# Tag Info

39

It's simple. Cheap (development costs amortized decades before) and reliable. They made money for airlines. Or, you know, they wouldn't have bought them. There's more to operating costs than fuel burn, and in any case, fuel prices in the mid 90s were cheaper than at any time since the 20s in constant dollars. Fuel was so cheap that Air Canada was ...

34

A start on a TF all the way to idle is about 20-40 seconds depending on the engine, and the fan itself won't do more than creep a bit until the core actually lights off which is 5-10 seconds, so they'll have lots of time to get down and get away as per @ymb1's diagram, once the wheeEEEEEEEEEEtickticktickticktickticktick starts.

33

(Airbus) The suck zone ahead of a CFM56 on an A320 is less than 5 meters. The couple have enough time to take a leisurely walk toward the cockpit window. The engine start time takes upwards of a minute (the starter is limited to four 2-minute bursts, followed by a 15 min cool down). Newer engines take longer to start. On the neo with PW1000G engines it's ...

28

The bleed will be tapped from one or two of the 3rd, 4th, 5th or 6th High Pressure Compressor stages. Usually there are two bleed ports. The highest pressure port will supply really hot air for things like anti-icing. The lower pressure port farther upstream will supply air for air conditioning/pressurization and other pneumatics. Some systems combine ...

24

Turbojets and turbofans are very similar indeed: both are turbine engines; both create thrust form jet exhaust; and both have a rotating implement in front that can be called a fan. Although in the case of the turbojet, it isn't called a fan but the compressor first stage. $\$ Junkers Jumo 109-004 So what is the difference? There are four types of ...

23

There are basically 3 limits that the engine faces, temperature (maximum turbine entry temperature or maximum compressor exit temperature), pressure (maximum compressor exit pressure) and stress (maximum stress in the blades as a result of spool speed). Varying the OAT for a specific engine design will hit one of these limits. When the OAT increases, the ...

21

In a turbojet, all the air goes through the engine proper, through the combustion chamber and all the stages of compressor and post-combustion turbine blades. In a turbofan, some of the air is just pushed by a fan around the rest of the engine. This is the "bypass". As Harper points out, it's not fundamentally different from a turboprop or extracting ...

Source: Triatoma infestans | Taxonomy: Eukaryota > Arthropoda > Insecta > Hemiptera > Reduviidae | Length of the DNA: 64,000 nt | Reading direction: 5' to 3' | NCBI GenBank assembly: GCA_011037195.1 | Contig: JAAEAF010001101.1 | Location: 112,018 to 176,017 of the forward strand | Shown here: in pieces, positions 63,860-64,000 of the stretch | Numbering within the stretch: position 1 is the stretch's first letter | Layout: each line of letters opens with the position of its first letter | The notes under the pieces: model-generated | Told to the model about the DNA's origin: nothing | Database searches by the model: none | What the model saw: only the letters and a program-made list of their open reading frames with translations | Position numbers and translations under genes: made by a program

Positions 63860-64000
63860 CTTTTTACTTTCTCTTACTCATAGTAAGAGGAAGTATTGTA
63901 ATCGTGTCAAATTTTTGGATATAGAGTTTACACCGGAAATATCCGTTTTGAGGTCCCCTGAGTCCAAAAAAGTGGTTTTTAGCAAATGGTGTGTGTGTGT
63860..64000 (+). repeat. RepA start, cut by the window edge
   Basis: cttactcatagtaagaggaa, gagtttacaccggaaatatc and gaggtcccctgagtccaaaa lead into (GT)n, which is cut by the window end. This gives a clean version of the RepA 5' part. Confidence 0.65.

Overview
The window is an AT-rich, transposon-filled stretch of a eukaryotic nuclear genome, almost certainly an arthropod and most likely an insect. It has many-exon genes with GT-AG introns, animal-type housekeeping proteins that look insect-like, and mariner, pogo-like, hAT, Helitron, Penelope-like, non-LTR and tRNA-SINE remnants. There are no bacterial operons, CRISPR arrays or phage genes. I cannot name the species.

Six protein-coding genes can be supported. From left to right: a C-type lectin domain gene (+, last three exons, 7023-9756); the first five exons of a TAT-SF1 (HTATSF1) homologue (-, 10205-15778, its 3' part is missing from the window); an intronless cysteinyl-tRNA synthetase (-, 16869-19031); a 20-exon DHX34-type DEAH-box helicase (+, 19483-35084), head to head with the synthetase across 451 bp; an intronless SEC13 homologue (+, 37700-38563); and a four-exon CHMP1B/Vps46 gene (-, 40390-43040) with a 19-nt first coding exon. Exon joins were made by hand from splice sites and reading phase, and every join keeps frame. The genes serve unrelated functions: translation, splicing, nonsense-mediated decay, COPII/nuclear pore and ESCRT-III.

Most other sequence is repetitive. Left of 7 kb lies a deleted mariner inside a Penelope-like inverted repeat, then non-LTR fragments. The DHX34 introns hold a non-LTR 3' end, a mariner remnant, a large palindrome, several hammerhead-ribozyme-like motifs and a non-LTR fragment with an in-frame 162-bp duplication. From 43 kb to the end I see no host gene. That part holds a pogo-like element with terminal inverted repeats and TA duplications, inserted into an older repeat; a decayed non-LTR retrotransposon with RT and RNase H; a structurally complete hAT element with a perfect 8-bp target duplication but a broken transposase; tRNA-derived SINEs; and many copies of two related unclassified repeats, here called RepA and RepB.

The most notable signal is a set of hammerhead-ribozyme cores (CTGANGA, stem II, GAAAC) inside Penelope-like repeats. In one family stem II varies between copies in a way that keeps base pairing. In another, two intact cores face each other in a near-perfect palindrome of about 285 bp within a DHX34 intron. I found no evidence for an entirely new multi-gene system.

18

WHAT??? I CAN'T HEAR YOU I said, let's get away from this loud engine! Before it can even start to turn the fan, the noises the engine must make will be so deafening as to force the people in that location to flee. And even before that, there would be clunks, shakes, and vibration that would be very noticeable, and put even deaf people on notice to ...

15

Completely different design philosophies They are both turbine engines, and that is where the similarity ends. In a turbojet, the compressor-burner-turbine package is optimized to make thrust. A turbofan engine is a type of turboshaft engine. These use a compressor-burner-turbine core, but use a secondary set of turbine blades to convert its thrust ...

13

Early high-bypass engines were expensive and unreliable. The effort in developing new technology and designs, plus the cost of building a larger fan add cost. Then all of the new technology is inherently less reliable than existing proven designs. The JT9D was notoriously unreliable, causing major problems in the development of the 747. Development ...

13

The Airbus A380 comes with two engine choices: Rolls-Royce Trent 900 Engine Alliance GP7000 The thrust reversers are not part of the core engines. The reversers are developed by the company which produces the engine nacelle, in this case Safran Nacelles. They developed nacelles for both engine variants for the A380, including the first electrically ...

12

There are a couple of sources of loss throughout the process, as indicated in the figure from an old paper format uni book. I've had to translate the labelling, open to suggestions there. The percentages are valid for a high bypass turbofan manufactured in the late 80s. The total energy input starts with the fuel flow: chemical energy per second. Combustion ...

12

What you see is called a flat rated engine. It means the maximum thrust from the engine is constant below the flat rated temperature (usually 30°C). Above that temperature, thrust will decrease due to the EGT (exhaust gas temperature) limit. In order to achieve a constant thrust at lower temperatures, the N1 needs to be decreased accordingly. (CFM56-5A ...

11

Rotor bowing is not unique to this generation of engines. It was an issue with the early IAE V2500. I remember initially they would have somebody manually rotate the fan some time after shutdown. This engine still has a longer start motoring period over the comparable CFM. The root cause is simply making the shafts thinner, increasing their flexibility. ...

9

Those with gear reduction are called geared turbofans (GTFs). In general, you can check the Wikipedia article on any engine, see its classification and specifications, and also check the linked citations. The GE90 and Trent 1000 are not geared turbofans. Wikipedia lists only 5 geared turbofans, with the biggest (a recent engine; first run 2008; entry into ...

9